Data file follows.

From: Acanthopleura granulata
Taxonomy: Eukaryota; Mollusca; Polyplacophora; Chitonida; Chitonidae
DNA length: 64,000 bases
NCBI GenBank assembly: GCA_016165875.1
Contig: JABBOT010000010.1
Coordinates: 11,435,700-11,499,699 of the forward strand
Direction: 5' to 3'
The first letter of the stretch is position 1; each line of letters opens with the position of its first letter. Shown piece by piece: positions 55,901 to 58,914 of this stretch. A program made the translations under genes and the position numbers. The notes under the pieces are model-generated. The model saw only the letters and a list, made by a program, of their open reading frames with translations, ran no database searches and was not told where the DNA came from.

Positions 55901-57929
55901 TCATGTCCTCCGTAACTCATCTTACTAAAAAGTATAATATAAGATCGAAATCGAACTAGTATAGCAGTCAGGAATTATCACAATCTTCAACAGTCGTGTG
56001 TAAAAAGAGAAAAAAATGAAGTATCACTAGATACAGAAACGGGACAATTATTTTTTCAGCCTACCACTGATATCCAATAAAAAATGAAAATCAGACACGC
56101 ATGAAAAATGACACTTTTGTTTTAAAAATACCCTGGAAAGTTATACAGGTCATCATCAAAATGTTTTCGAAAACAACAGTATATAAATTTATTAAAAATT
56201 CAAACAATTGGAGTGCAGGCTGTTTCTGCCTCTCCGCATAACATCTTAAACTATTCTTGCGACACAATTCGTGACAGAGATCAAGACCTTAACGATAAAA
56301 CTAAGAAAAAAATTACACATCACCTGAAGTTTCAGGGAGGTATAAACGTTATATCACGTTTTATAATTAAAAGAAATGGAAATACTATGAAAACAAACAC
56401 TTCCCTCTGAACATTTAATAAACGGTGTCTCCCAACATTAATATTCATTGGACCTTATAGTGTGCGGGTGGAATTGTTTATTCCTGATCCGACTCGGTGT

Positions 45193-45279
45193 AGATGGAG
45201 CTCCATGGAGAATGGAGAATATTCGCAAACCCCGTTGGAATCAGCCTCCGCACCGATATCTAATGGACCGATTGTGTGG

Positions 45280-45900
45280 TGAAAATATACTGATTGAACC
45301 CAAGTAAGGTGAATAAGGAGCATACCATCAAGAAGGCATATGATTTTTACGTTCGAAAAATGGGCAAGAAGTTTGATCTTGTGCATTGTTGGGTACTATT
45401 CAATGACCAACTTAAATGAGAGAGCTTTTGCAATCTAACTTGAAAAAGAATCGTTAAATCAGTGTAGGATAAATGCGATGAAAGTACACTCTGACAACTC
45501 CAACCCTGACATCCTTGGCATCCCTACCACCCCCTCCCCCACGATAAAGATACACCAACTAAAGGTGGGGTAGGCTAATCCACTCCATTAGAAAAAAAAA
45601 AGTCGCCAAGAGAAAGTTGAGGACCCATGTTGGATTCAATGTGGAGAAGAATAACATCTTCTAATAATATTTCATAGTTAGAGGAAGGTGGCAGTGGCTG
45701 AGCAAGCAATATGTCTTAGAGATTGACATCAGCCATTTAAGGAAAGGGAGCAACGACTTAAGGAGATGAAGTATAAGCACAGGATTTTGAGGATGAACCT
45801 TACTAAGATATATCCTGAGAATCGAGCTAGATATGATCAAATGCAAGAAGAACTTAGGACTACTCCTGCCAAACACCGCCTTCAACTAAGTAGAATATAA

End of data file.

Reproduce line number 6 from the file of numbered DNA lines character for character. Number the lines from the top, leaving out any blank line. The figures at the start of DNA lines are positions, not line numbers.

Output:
Coordinates: 11,435,700-11,499,699 of the forward strand